Surrey is getting ravaged by drug overdoses.
In 2018, the city lost 212 people to fatal doses, the second highest number in the province after Vancouver.
In a decade, overdose deaths in Surrey rose by 821 percent from the recorded 23 fatalities in 2009.
On May 15 this year, the B.C. Coroners Service released figures indicating that 33 have died in Surrey this year as of March 31.
In response to this crisis, a community services provider is organizing a walk on Saturday (May 18) to highlight programs that are available to individuals and families.
The Progressive Intercultural Community Services (PICS) Society is hosting its first Walk For A Drug and Gang Free Surrey May 18, 2019, from 9 a.m. to 12 p.m.
The walk starts at Surrey City Hall (13450 104 Avenue) and will proceed to nearby Holland Park (3428 Old Yale Road).
Raj Hundal is the director of employment programs and planning with PICS, a nonprofit that provides various services to the community, from employment to housing and immigrant settlement.
“This is the first time PICS is actually doing something strictly dedicated to combat or address the issue of gangs and drugs in Surrey,” Hundal told the Georgia Straight in a phone interview. “It’s really a big and hot issue not just for the South Asian community, but the community as a whole in Surrey.”
According to Hundal, gangs and drugs are matters that impact a lot of people.
“If a youth takes drugs, as an example, it affects the brothers. It affects the sisters. It affects the mom. It affects the dad. It affects the grandparents,” Hundal said.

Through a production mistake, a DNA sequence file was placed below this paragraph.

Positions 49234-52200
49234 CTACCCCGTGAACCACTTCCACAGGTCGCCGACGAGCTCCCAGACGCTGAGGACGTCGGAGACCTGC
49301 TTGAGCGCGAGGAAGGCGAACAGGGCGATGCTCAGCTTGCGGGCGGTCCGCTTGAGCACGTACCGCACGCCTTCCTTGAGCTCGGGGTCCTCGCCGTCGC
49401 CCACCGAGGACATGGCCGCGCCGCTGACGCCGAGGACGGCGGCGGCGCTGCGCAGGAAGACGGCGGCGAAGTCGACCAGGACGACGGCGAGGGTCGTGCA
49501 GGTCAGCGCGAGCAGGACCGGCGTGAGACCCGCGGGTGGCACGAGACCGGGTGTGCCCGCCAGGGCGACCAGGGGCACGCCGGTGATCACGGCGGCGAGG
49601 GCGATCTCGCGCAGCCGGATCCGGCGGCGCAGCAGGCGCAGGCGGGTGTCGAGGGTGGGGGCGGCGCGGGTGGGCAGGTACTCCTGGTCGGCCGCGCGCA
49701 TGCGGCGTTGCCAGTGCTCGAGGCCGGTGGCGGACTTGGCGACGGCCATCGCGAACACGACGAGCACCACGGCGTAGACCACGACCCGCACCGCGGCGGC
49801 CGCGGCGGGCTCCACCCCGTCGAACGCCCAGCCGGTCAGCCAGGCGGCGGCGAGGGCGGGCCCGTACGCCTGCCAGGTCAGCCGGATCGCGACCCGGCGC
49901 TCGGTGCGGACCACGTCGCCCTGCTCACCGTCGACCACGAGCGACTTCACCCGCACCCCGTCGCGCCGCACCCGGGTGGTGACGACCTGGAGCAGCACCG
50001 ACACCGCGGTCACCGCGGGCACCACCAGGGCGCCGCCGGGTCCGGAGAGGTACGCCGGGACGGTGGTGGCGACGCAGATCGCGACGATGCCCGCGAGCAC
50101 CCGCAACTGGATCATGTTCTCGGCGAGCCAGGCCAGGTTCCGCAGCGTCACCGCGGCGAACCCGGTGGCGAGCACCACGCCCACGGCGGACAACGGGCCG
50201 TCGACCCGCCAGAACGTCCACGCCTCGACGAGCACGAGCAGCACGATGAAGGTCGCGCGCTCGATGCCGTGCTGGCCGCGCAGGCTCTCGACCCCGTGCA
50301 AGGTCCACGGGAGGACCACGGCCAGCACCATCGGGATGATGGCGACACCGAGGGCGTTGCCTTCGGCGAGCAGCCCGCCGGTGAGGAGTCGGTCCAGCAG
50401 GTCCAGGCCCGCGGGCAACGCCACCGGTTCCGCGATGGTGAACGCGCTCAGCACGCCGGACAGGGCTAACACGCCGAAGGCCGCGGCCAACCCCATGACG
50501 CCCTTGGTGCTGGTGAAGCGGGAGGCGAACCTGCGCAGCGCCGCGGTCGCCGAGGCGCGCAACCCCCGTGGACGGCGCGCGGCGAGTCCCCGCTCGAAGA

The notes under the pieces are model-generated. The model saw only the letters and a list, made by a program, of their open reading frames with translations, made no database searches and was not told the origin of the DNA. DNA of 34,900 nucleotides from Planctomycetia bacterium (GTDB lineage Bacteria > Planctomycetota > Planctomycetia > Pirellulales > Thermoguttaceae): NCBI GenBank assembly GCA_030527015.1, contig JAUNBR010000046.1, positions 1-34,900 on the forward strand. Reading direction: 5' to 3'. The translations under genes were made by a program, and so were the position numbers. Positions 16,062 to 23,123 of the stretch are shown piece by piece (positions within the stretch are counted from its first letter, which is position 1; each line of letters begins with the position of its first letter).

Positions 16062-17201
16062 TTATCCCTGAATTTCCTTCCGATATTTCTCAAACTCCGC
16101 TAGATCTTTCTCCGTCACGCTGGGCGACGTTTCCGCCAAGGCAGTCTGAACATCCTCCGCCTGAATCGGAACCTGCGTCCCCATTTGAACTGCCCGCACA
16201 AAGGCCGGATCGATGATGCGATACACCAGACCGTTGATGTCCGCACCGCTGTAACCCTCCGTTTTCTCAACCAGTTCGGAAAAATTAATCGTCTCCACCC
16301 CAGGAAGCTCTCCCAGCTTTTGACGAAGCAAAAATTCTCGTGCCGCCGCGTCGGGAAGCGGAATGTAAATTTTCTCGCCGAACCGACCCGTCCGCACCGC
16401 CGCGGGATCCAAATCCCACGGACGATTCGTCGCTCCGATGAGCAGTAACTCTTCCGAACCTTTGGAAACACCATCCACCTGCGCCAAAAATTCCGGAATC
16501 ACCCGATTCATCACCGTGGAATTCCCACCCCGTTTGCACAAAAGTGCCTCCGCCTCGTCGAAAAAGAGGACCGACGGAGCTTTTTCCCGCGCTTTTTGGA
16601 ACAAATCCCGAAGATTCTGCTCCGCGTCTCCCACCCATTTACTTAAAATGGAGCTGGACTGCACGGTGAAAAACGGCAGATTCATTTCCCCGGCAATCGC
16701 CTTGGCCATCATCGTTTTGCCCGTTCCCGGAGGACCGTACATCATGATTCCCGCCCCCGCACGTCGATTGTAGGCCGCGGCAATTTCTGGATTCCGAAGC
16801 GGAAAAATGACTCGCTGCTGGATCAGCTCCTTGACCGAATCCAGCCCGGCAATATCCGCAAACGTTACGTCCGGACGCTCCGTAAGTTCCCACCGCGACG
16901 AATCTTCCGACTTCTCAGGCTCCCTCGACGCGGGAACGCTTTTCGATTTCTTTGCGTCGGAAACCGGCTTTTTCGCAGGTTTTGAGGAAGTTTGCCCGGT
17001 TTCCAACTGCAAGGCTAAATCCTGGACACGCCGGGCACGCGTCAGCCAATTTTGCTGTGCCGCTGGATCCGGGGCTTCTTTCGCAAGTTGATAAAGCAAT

The city struck a Mayor’s Task Force on Gang Violence Prevention in October 2017.
In its report, the task force noted that the “large population base and geographically central location of Surrey makes it vulnerable to drug trade and gang activity”.
Surrey continues to grow, and with it comes increased threat of criminality.
“The city is expected to become the largest city in BC by 2030,” the task force reported. “The City of Surrey is growing twice as fast as the rest of BC. According to Statistics Canada, Surrey had a population of 517,887 in 2016, representing an 11% increase since 2011, compared to the average 6% increase for BC.”
The group also noted that young people are getting involved in gangs.
“The Surrey RCMP reports that the average age of gang members involved in the 2014-2016 gang conflict was 23 years, while the average age of their first criminal offense was 16 years old and age of first suspension from school was 13 years old,” the task force reported.
Lily Dhadral is a PICS program coordinator. According to her, different community organizations will set up booths at Holland Park to highlight the services they provide.
“Everybody is aware of what is happening, but people are not aware of what kind of community resources are available like health lines, employment programs, and counseling services,” Dhadral told the Straight by phone. “There’s a lot, like addictions services. There’s a lot of community resources and they are bringing everything on the table.”